Perhaps because his fellow-YouTuber-brother-turned-boxer has the bigger muscles and the violent knockouts, Logan Paul’s bout against Floyd Mayweather – yes, the undefeated former pound-for-pound No. 1 champion – has slipped out of the public consciousness recently.
It was just an exhibition, sure, but the skinny, controversial, viral sensation went toe-to-toe with Mayweather for eight rounds on June 6. Only in 2021.
July: Rachel Nichols-Maria Taylor ESPN drama
It was July 4 weekend when the New York Times published a story about the fallout within ESPN after a leaked video recorded network host Rachel Nichols‘ phone conversation, in which she commented on Maria Taylor, who is Black. Nichols said Taylor had been given the 2020 NBA Finals hosting assignment because ESPN “felt bad” about its track record on diversity and inclusion.
By the end of the month, Taylor – whose contract at the network was expiring anyway – was an employee of NBC and in Tokyo broadcasting from the Summer Olympics. Nichols has since been sidelined by ESPN.
August: Bishop Sycamore disgrace
The fake high school whose football team wound up on ESPN (thanks to a shoddy vetting process) and was blown out 58-0, as announcers raised alarms about the legitimacy of the team. Future opponents, including prominent high school teams, backed out. Pretty soon, the ruse was up.
The “coach” was fired. Bad checks being passed to fund the program were discovered. The governor of Ohio called for an investigation, which confirmed that it was indeed a scam. There are documentaries in the works.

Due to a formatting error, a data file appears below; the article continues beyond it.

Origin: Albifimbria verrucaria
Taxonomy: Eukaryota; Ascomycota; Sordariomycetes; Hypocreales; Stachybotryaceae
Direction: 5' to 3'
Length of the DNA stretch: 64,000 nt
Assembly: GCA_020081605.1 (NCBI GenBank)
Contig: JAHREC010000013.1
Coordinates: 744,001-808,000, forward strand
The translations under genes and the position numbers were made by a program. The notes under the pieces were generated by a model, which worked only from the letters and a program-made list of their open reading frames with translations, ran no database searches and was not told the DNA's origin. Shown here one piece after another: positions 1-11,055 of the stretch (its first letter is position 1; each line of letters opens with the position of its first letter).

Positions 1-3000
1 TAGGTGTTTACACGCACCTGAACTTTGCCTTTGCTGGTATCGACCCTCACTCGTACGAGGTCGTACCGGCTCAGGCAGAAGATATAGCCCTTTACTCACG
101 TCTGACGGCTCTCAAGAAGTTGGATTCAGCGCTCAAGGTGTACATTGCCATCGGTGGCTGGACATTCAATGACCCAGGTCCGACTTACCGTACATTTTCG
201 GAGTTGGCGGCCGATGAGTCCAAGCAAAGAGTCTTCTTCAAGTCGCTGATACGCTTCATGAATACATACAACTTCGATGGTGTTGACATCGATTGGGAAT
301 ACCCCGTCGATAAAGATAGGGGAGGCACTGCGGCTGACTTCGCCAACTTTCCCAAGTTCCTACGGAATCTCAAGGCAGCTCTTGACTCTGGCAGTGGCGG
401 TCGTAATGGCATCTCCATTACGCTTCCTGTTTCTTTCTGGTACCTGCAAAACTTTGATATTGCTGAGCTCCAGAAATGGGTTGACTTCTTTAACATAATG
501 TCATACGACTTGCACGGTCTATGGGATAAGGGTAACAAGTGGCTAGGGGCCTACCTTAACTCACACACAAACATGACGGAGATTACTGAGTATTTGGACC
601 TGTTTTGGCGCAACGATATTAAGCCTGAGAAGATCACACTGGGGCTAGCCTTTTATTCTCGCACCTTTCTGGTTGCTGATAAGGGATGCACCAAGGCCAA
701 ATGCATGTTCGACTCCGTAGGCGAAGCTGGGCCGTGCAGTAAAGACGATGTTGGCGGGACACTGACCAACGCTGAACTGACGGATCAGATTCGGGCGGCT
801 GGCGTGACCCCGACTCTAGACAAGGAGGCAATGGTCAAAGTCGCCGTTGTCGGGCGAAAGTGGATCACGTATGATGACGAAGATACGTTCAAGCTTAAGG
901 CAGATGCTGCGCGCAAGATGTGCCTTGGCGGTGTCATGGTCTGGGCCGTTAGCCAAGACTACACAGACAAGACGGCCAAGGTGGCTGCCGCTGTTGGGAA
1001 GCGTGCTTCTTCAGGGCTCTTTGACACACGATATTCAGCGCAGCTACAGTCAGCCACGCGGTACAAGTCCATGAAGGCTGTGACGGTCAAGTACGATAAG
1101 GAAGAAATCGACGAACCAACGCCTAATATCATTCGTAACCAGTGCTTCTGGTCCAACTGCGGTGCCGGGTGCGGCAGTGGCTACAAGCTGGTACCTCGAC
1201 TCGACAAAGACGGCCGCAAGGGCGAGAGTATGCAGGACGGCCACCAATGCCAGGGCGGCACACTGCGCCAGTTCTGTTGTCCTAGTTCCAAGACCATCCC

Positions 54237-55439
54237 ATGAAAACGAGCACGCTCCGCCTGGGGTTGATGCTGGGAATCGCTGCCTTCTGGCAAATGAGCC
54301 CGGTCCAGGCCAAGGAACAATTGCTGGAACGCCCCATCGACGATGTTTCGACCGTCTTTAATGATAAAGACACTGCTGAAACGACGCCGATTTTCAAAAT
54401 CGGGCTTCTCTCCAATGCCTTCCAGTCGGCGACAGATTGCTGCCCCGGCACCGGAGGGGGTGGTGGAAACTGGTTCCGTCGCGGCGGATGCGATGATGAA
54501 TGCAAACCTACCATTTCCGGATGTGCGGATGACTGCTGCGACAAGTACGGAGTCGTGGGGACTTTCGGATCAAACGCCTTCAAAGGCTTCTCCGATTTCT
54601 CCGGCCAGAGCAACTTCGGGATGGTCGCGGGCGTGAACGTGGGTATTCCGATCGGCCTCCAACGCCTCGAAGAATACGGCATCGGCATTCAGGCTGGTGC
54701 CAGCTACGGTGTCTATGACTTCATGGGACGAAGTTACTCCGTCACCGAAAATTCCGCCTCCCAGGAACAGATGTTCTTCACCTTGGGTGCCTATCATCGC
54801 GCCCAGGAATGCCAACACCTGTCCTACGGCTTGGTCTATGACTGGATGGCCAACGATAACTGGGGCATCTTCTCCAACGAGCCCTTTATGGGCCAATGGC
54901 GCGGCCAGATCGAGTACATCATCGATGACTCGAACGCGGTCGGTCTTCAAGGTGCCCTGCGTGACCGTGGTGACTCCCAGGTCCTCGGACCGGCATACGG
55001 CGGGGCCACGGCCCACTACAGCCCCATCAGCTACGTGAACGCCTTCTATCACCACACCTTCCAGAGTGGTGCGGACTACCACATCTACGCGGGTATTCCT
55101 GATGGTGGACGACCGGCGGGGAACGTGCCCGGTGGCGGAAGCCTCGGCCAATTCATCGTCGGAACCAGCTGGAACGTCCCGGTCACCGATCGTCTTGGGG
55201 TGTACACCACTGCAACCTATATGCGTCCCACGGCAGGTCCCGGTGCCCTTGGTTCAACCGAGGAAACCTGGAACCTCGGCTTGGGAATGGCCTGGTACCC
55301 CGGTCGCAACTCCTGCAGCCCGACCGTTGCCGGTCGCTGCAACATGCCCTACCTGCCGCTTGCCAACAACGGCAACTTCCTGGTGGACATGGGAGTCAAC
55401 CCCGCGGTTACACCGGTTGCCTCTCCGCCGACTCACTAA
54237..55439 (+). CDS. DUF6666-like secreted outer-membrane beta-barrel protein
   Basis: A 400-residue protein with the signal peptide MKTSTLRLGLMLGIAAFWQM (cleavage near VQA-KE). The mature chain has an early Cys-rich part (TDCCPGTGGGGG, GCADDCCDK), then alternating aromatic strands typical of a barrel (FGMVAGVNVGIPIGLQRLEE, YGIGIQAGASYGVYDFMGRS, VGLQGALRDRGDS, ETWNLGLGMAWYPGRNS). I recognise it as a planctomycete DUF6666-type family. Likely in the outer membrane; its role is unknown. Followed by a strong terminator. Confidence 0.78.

It was a sad situation for the players involved, but the sports internet couldn’t get enough of it.
September: Justin Tucker goes long
It hasn’t been a 2021 to remember for the Detroit Lions. It took them until December to get their first win, and they can thank the Ravens kicker and his Week 3 heroics for that.
Tucker, who will go down as one of the best kickers in the game’s history, nailed a 66-yard field goal as time expired on Sept. 26 to lift the Ravens past the Lions 19-17. That broke the previous record for longest kick in NFL history of 64 yards, set by Matt Prater with the Denver Broncos in 2013.
October: Urban (Meyer) decay
Meyer’s semester-long class at Ohio State about “leadership” lasted longer than he did as the Jacksonville Jaguars head coach. One of the many, many, many missteps he made along the way was not flying home with the team after a loss on Thursday Night Football and choosing to remain in Ohio.
No way he’d put himself in a compromising position in that case, right? Wrong. Someone took a cellphone video of a woman, not his wife, dancing on him at the Columbus, Ohio bar he owns. His team laughed at him when he apologized, which is a pretty decent way to sum up Urban Meyer as a NFL coach: laughingstock.
November: Henry Ruggs’ DWI tragedy
The second-year wide receiver for the Las Vegas Raiders and his girlfriend escaped with minor injuries. Ruggs is now facing the possibility of spending decades behind bars for vehicular homicide. A year earlier, he was the No. 12 pick in the NFL draft.
December: Deion Sanders signs a 5-star prospect
College athletics experienced a watershed moment this year with the implementation of name, image and likeness, which allowed students to finally make some money while in school. Perhaps no one is more prepared to capitalize on such a decentralized power structure in college sports than Jackson State head coach Deion Sanders.
A five-star recruit had never signed with a HBCU (Historically Black College and Universities) before Sanders flipped wide receiver Travis Hunter on National Signing Day, causing the Florida State fanbase to devolve into a collective hysteria during a daylong Twitter Spaces.
Again, only in 2021.
Follow Chris Bumbaca on Twitter @BOOMbaca.